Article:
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Using Satellites and Virtual Fence Technology to Control Cattle Grazing Distribution for Land Management
Each year wildfires burn millions of acres of western US rangeland, resulting in billions of dollars annually in suppression costs and posing significant challenges associated with land, livestock, and wildlife management. As an example, the increase of wildfire frequency and size in the Great Basin over the last few decades has taken a toll on sagebrush, with the native sagebrush-steppe ecosystem being replaced by annual invasive species, primarily cheatgrass, which dominates up to 100 million acres in the West. In addition, livestock are attracted to burned areas and may overutilize plants within these areas and slow post-fire recovery. Pastures within grazing allotments are often quite large, frequently in excess of 10,000 acres. If a portion of such a pasture burns, that pasture is either excluded from grazing for at least a two-year period, or temporary fencing must be constructed to exclude the burned portion. Traditional fencing is expensive, timing consuming, and often delayed by procedural and logistical barriers. In lieu of traditional fencing, virtual fences using Global Positioning System (GPS) - shock collars may offer a less expensive and logistically challenging alternative to traditional fencing while allowing grazing to occur on unburned portions of pastures. Additionally, proactive use of this technology to strategically graze areas based on wildfire risk assessment and land management objectives through reduction of fuel loads and development of fire breaks has tremendous potential to reduce fire occurrence, severity, and size which benefits the ecosystem, air quality, and reduces fire suppression costs.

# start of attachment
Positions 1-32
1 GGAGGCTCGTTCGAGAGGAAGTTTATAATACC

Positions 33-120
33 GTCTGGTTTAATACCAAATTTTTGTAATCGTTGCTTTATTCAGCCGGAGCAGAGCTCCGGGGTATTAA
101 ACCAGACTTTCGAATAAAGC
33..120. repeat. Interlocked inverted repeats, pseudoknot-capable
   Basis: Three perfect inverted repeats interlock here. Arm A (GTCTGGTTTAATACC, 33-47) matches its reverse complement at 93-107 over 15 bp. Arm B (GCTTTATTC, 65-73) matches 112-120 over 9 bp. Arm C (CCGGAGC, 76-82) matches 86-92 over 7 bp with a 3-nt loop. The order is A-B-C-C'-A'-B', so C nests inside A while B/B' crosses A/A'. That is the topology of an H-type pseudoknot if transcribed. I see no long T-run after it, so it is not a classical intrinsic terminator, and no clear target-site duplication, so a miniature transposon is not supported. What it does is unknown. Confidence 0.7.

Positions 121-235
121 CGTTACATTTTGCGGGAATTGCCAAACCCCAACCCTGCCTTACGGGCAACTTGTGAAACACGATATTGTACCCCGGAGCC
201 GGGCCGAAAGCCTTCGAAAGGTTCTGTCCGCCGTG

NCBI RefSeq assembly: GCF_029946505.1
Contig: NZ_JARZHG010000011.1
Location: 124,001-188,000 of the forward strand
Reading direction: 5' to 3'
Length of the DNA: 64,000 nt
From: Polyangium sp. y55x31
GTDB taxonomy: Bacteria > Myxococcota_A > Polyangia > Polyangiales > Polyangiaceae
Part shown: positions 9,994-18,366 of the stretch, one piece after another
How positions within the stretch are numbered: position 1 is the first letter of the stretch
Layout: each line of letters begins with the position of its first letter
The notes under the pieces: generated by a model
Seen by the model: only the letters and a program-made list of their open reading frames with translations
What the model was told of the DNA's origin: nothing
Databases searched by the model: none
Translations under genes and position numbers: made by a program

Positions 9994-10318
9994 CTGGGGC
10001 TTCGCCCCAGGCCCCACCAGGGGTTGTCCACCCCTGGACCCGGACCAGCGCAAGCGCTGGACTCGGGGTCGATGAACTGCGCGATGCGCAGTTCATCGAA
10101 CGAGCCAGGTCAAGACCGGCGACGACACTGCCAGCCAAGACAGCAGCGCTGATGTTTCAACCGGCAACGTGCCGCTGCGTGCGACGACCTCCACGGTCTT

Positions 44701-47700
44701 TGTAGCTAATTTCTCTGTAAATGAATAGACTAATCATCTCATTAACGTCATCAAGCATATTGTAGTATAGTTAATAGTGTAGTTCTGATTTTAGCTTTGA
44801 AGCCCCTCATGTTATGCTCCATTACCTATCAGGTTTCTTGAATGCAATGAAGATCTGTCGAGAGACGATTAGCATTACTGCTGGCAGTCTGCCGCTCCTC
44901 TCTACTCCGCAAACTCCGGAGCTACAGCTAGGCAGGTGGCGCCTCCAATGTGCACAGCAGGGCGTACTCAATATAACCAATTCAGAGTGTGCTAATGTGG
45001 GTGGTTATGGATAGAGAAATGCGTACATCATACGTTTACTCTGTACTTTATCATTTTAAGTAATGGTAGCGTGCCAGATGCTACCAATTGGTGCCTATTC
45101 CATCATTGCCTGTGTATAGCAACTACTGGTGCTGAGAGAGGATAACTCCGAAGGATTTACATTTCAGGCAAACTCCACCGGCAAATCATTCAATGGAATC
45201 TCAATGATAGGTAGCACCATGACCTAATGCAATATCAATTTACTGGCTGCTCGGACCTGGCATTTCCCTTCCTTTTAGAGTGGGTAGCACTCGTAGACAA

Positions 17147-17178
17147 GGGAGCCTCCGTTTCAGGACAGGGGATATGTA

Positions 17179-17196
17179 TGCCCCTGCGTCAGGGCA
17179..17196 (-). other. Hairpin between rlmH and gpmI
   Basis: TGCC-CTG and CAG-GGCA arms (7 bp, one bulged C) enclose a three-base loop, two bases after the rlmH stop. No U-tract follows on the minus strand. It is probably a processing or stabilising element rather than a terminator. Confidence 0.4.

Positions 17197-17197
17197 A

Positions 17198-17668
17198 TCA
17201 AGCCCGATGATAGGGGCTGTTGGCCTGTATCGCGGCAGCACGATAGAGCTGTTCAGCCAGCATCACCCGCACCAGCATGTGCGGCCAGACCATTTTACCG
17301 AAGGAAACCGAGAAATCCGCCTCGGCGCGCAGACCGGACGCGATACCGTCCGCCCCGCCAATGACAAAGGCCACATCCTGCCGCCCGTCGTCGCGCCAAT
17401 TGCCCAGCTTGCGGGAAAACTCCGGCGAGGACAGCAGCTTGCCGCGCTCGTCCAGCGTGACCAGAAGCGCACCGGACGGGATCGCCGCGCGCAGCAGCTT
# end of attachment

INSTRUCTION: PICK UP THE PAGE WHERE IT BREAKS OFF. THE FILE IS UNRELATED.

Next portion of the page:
A collaborative group of OSU (Juliana Ranches, Dustin Johnson, and David Bohnert) and USDA-ARS (Chad Boyd, Rory O’Connor, and Kirk Davies) researchers at the Eastern Oregon Agricultural Research Center in Burns, OR have initiated a research progam to test the efficacy of virtual fencing technology for livestock and land management. The initial work is at a small scale, but if results look promising, our goal is to test the technology on a landscape level within 1 to 2 years. The objective of the initial study was to determine the efficacy of GPS collars with auditory and sensory cue capacity to exclude cattle from burned areas of sagebrush steppe pastures. Collars were placed on cattle grazing six 5-acre experimental pastures at the Northern Great Basin Experimental Range west of Riley, OR during the early summer of 2020. A strip representing approximately 30% of each pasture was burned the previous fall. Treatments were Control (cattle with non-cue GPS collars) and Virtual Fence (cattle with cue-activated GPS collars). The cue-activated GPS collars provided auditory and then electric stimuli as the cattle approached the burned area.
Preliminary results were very encouraging, with virtual fencing effectively keeping cattle out of the burned areas compared to pastures without virtual fencing. More importantly, forage utilization of the burned areas protected from cattle grazing by the virtual fence technology was negligible to none compared with heavy utilization (almost 70%) without the virtual fence. This preliminary data shows that virtual fence technology holds tremendous potential as a land and livestock management tool.
Virtual Fence Point Map:
Layout of the six 5-acre experimental pastures. Blue (Control) and white (Virtual Fence) dots represent cow locations every 5 minutes during grazing study. Red hatch represents the Burned area across all 6 pastures. A virtual fence boundary was established to restrict access of “white dot” cows into the burned area.
Fence-line contrast description:
Fence-line contrast photo of the burned area after grazing. Control treatment (cattle not restricted access) on left and virtual fence treatment (cattle restricted access) on right (Photo Credit: Stephanie Falck; USDA-ARS).